As the largest resource of information specific to women's brain health, we are sure you will find what you are looking for, and promise that you will discover new information.
Published on: October 29, 2017
by Paul Gallagher for iNews:
Being single can almost double the risk for dementia, according to a new study. Researchers at Loughborough University studied six years of data based on the lifestyles of 6,677 people aged between 52 and 90 to see if there was any correlation between maintaining close relationships and conditions such as Alzheimer’s disease.
Men and women who reported being single had a 35 per cent to 44 per cent risk of dementia, they found. It meant that being in a close relationship, not necessarily a marriage, meant the chances of developing the disease were about 60 per cent less.
Study lead author Professor Eef Hogervorst said the healthier lifestyles of married people could be a key factor in the results. “It might be because other studies often found that married men on average have healthier lifestyles than single men – such as better diets, less alcohol, less smoking and more and earlier health services visits,” she said. “Another explanation could be that married couples will try to cope with dementia symptoms on their own for longer before health services are involved. Single people will need help to cope with their symptoms earlier. Not being married almost doubled the risk for developing dementia.”
Of the people used in the study, 220 developed dementia during the research period. Of those 88 (40 per cent) were men and 132 (60 per cent) were women – which was almost directly proportionate to the total number of men (44.5 per cent) and women (55.5 per cent) who took part. As well as being single, not having close contacts, loneliness, other high-risk factors prevalent in the group included depression, limited mobility, heart disease and hypertension.
As bad as smoking
Professor Hogervorst said: “We know that depression and heart disease risk factors are risk factors for dementia. And, loneliness had a similar strength of association as the heart disease risk factors. This has been mentioned before for other morbidities where loneliness was said to be as bad for health as smoking. We are social creatures and reduction of stress through social support may be more important than previously thought.”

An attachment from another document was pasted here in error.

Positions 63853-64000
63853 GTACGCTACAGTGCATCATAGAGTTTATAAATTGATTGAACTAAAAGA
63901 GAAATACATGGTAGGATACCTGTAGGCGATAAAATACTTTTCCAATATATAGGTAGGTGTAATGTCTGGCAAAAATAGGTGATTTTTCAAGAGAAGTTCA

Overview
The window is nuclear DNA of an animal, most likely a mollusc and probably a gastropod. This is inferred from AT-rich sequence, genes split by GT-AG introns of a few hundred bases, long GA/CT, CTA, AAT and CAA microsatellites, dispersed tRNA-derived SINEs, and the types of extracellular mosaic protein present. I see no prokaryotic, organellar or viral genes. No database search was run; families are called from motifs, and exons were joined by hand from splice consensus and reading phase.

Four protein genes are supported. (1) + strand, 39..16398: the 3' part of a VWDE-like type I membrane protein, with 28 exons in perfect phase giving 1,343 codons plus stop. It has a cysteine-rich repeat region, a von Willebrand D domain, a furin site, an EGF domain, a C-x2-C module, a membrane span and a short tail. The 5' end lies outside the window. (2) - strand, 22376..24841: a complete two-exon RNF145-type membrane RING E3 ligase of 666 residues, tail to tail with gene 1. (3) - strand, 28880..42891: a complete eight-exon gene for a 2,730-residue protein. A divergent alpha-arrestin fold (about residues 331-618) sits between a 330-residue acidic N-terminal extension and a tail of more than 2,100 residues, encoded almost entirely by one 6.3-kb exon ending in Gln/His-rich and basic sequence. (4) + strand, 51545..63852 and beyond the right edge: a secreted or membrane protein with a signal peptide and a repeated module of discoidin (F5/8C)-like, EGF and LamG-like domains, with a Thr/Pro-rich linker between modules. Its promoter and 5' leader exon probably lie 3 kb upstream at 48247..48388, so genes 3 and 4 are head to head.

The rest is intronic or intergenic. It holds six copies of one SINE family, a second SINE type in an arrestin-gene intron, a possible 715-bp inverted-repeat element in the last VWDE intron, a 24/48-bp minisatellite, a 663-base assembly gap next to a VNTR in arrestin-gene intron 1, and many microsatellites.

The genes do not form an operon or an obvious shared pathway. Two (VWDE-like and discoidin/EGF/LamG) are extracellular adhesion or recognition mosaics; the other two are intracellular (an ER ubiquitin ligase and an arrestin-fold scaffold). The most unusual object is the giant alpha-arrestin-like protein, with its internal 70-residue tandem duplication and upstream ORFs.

The study, published in the Journals of Gerontology, suggested that efforts to enhance older peoples’ relationship quality could help to reduce the risk of dementia.Professor Tara Spires-Jones, a dementia expert at the University of Edinburgh, said: “The science behind this potential link between relationships and reduced dementia risk is fascinating although not fully understood. “Humans are social animals, and maintaining close relationships like marriage is likely to keep our brains active and healthy. Scientists think that maintaining an active, healthy brain with many connections between brain cells builds up a ‘reserve’ that protects the brain from disease as we age.”
However, Professor Robert Howard, Professor of Old Age Psychiatry at University College London, said: “The trouble with this study is that the short follow up period makes it impossible to disentangle cause from effect. We recognise that there is often a long prodrome (early symptom) before the diagnosis of dementia is made – sometimes lasting for 10 or more years – during which mood and anxiety changes, minor cognitive changes and a shrinking of activities (including social networks) is recognised.”
Alzheimer’s Society director of research Dr Doug Brown said: “We know that loneliness is a growing concern for our ageing population and sadly, dementia and loneliness often come hand in hand. This study suggests that unmarried people, and people who feel lonely, have a slightly higher risk of developing dementia. Although the report suggests the risk almost doubles for people who are unmarried, this amounts to about 1 extra diagnosis in each 100 unmarried people. There are many possible reasons for the link, including that partners might provide extra support and encourage a healthy lifestyle. “Unlike some previous studies, this research did not find a link between the amount of social contact someone has and their risk of dementia. While we work to understand more about relationships and dementia, there are other things we know can reduce your risk of dementia, for example eating healthily, and avoiding smoking and drinking.”
Photo: Photo: Peter Rhys Williams
Diabetes can damage a number of organs, from the eyes to the kidneys and the heart. But unchecked blood sugar can affect the brain as well, which may lead to drops in cognitive functions. More people are being diagnosed with...
The material presented through the Think Tank feature on this website is in no way intended to replace professional medical care or attention by a qualified practitioner. WBHI strongly advises all questioners and viewers using this feature with health problems to consult a qualified physician, especially before starting any treatment. The materials provided on this website cannot and should not be used as a basis for diagnosis or choice of treatment. The materials are not exhaustive and cannot always respect all the most recent research in all areas of medicine.